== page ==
Cross-domain Medical Image Translation by Shared Latent Gaussian Mixture Model

Conference paper
Part of the Lecture Notes in Computer Science book series (LNCS, volume 12262)


Current deep learning based segmentation models generalize poorly to different domains due to the lack of sufficient labelled image data. An important example in radiology is generalizing from contrast enhanced CT to non-contrast CT. In real-world clinical applications, cross-domain image analysis tools are in high demand since medical images from different domains are generally used to achieve precise diagnoses. For example, contrast enhanced CT at different phases are used to enhance certain pathologies or internal organs. Many existing cross-domain image-to-image translation models show impressive results on large organ segmentation by successfully preserving large structures across domains. However, such models lack the ability to preserve fine structures during the translation process, which is significant for many clinical applications, such as segmenting small calcified plaques in the aorta and pelvic arteries. In order to preserve fine structures during medical image translation, we propose a patch-based model using shared latent variables from a Gaussian mixture. We compare our image translation framework to several state-of-the-art methods on cross-domain image translation and show our model does a better job preserving fine structures. The superior performance of our model is verified by performing two tasks with the translated images - detection and segmentation of aortic plaques and pancreas segmentation. We expect the utility of our framework will extend to other problems beyond segmentation due to the improved quality of the generated images and enhanced ability to preserve small structures.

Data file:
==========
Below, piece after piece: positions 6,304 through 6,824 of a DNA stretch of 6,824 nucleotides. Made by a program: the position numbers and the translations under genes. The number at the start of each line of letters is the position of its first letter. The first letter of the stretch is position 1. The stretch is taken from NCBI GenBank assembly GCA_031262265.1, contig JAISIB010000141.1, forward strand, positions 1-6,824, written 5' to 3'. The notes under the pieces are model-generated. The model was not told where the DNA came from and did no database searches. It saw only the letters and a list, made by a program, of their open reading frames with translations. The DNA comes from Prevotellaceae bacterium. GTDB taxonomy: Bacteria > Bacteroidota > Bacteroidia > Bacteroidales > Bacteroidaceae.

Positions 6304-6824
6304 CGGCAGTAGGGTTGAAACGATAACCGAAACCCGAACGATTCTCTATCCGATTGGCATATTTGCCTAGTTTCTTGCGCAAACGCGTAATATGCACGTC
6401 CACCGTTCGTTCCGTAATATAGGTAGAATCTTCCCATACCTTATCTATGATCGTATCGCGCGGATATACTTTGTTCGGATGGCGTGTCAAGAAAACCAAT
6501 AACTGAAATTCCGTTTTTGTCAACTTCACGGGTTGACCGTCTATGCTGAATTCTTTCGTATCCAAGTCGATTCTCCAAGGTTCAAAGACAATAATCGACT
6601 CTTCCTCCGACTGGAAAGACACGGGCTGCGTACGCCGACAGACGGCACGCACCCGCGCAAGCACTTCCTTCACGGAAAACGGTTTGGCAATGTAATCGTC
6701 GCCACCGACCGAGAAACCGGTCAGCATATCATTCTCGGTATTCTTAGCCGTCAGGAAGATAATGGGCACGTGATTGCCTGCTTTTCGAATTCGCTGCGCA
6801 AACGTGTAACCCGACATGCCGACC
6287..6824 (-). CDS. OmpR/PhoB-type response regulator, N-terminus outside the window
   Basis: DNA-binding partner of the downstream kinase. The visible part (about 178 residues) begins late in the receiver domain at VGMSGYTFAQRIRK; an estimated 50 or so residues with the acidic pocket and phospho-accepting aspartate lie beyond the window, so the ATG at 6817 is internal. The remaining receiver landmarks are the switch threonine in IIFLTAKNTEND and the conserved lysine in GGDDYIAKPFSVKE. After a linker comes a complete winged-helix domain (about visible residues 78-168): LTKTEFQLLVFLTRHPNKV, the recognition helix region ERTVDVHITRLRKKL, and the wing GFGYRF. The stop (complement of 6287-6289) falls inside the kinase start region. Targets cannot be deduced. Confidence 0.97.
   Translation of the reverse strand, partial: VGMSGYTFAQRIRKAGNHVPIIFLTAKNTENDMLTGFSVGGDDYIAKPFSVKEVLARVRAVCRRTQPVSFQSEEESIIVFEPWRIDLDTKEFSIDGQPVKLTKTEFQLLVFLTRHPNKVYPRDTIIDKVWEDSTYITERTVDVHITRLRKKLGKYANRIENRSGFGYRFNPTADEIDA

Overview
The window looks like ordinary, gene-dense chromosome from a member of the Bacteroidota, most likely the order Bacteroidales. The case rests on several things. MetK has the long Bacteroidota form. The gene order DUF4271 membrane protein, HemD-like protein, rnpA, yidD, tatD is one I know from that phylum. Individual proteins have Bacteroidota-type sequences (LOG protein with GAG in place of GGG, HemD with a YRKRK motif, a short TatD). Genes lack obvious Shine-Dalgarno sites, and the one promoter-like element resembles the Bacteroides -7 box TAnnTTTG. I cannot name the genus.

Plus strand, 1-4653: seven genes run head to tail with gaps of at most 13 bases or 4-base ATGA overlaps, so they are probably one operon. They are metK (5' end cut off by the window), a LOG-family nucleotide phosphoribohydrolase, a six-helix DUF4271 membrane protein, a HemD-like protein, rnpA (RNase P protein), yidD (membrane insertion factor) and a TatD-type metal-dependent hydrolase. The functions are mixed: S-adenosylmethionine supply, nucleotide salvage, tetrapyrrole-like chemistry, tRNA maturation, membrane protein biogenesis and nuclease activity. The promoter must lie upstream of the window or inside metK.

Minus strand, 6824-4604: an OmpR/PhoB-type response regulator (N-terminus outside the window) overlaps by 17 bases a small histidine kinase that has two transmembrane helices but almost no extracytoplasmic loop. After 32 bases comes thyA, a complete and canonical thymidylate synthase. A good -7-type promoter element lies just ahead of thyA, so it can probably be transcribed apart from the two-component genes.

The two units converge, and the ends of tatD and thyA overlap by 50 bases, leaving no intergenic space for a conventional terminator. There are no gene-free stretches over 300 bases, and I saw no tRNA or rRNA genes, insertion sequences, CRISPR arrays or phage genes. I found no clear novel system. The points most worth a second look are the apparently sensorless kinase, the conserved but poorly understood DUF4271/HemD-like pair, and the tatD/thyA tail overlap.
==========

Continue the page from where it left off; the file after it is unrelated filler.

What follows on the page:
This research was supported in part by the Intramural Research Program of the National Institutes of Health Clinical Center. We thank NVIDIA for GPU card donations.


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© Springer Nature Switzerland AG 2020

Authors and Affiliations

  1. 1.Imaging Biomarkers and Computer-Aided Diagnosis Laboratory, Radiology and Imaging SciencesNational Institutes of Health, Clinical CenterBethesdaUSA
  2. 2.School of Medicine and Public HealthUniversity of WisconsinMadisonUSA

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